Review: Behemoth

June 20, 2011 at 12:00 pm (4 stars, review) (, , , , , , , )

Behemoth by Scott Westerfeld

Pages: 485, hardcover

ISBN: 9781416971757

Publisher:

Date Released: October 5th, 2010 (first published September 25th, 2010)

Genre: YA / steampunk / historical

Source: library

Premise:

The behemoth is the fiercest creature in the British navy. It can swallow enemy battleships with one bite. The Darwinists will need it, now that they are at war with the Clanker powers.

Deryn is a girl posing as a boy in the British Air Service, and Alek is the heir to an empire posing as a commoner. Finally together aboard the airship Leviathan, they hope to bring the war to a halt. But when disaster strikes the Leviathan‘s peacekeeping mission, they find themselves alone and hunted in enemy territory.

Alek and Deryn will need great skill, new allies, and brave hearts to face what’s ahead.

(Taken from Goodreads)

Buy it from: Book Depository / Amazon

To start off with: I hate the cover. It is such a disaster compared to the masterpiece that was the original Leviathan cover. What went wrong? If I were some random browsing the aisles of the YA section of my local bookstore, I would have shrunk back in disgust, and quickly averted my eyes, as if the horrific cover might somehow infect me. In fact, that’s exactly what happened when I did encounter this book. I had heard news of Behemoth‘s release, and I eagerly went forth to buy the book, which I had pictured would be similar in majesty and beauty as Leviathan had been. But no, I was met with this monstrosity. Once again, I ask, what went wrong? What were Simon Pulse thinking? I actively avoided buying this book for almost a year, until I managed to get my hands on it for $1 when a Borders was closing down. Even then, I was reluctant. Was I willing to pay $1 to have this accident of a cover sit next to my beloved copy of Leviathan? Finally, I caved in, but only because I had already borrowed it from the library and loved what was between those frightening covers.

And this is coming from a hardcore fan of the first book. I had waited impatiently for over a year to read Behemoth. I loved the first book so much. I reread it several times.  And you know what the worst thing is? That the cover for Behemoth would have been even more stunning than it was for Leviathan. Here, have a look. Aren’t you just seething with rage? It’s beautiful, isn’t it. I don’t understand what Simon Pulse were thinking. They had potentially lost a customer (me) and maybe many more with their hideous reboot covers. (and to be brutally honest, I don’t know who’s who on the reboot covers. Whoops. :-/ )

Now, cover rant aside, I loved this book. If I thought Leviathan was good, then this is just a work of art, meant to be savoured.

This book deals with a lot of emotional baggage, from Deryn’s experience with her father dying a few years earlier, to her developing crush on Alek. But, poor girl, she can’t reveal her feelings to him without revealing her true identity! And with that came a fresh and delightful dose of drama. Especially when a new girl enters the picture, causing jealousy to spark from poor Deryn. The results were completely unexpected and hilarious, and I couldn’t have been more pleased at the maybe-love-triangle.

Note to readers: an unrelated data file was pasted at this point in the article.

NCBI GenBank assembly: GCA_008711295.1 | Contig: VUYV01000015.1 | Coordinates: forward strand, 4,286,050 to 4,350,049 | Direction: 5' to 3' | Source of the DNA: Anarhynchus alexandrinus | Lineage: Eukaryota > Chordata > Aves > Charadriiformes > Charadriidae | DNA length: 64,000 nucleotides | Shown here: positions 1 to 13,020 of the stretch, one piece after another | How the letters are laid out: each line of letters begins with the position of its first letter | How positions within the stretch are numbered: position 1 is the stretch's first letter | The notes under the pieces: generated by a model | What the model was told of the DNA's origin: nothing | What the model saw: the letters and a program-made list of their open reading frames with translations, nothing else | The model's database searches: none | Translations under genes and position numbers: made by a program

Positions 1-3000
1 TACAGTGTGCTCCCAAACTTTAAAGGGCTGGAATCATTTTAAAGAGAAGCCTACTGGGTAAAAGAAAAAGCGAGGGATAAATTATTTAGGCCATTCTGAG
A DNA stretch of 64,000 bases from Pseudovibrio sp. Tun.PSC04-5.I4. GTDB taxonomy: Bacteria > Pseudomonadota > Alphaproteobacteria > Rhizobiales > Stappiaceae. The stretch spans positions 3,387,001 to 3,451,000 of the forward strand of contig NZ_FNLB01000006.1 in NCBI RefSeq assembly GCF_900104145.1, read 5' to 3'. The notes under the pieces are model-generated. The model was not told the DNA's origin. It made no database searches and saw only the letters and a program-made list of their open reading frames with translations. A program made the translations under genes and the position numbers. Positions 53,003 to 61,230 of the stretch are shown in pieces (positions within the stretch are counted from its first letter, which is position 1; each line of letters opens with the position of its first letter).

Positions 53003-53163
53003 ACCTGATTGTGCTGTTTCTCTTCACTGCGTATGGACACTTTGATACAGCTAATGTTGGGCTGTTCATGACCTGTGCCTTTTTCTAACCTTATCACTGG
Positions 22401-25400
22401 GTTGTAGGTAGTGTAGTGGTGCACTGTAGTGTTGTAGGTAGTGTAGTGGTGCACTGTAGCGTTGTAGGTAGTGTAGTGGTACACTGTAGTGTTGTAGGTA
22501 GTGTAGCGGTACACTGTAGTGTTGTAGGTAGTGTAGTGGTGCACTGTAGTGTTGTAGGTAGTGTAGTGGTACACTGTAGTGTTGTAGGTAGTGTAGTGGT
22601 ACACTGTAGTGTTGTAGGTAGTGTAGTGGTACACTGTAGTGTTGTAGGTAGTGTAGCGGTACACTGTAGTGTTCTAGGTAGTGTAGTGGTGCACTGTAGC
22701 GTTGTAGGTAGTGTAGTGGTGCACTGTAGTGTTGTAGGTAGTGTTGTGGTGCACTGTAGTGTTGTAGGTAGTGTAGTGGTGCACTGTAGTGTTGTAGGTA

And while Deryn is struggling to hide her true identity, so is Alek. He’s in a new world, filled with the enemy. At any moment, he could be found and killed. The similarities between the experiences of Alek and Deryn make this a great tool to understanding their characters and their motives. They mirrored each other in so many ways, and it was awesome reading about their characters.

The plot is just as exciting as it was in Leviathan, with explosions starting right off the bat (if you’re into that sort of thing). And after that, there’s non-stop action and suspense all throughout the book, making it literally impossible to put down. I sat with Behemoth in my hands for four hours, braving a grumbling tummy and neglected housework. It will leave you completely hooked and wanting more.

The writing is  amazing, but, it still uses the annoying over-used vocabulary like bum-rag and such. Thankfully, the descriptions make up for it. Everything was described so vividly that it was really easy to imagine what was happening, and what everything looked like. This is especially amazing in the completely new setting of Turkey, where everything feels surreal, exotic and wild. The city actually felt like a whole new character, just like how the Leviathan felt like a character in the first book. For that, I applaud Westerfeld. It’s hard to pull off a setting like that, and to make it feel like a living, breathing characters with its own flaws and characteristics.

And, lastly, I have to give an honorable mention to Keith Thompson, whose artworks also feature in this book. Once again, they have left me speechless with their precise beauty. They certainly add depth to an already fantastic book.

I’m eagerly awaiting Goliath, but, unless they go back to the original covers, I probably won’t buy it. The cover just looks bad. I’m very picky with my covers, as you can see. But August can’t come soon enough.

Cover Art: 0
Plot: 5
Characters: 5
Writing: 4
Level of Interest: 5

Total Rating: 4/5 stars

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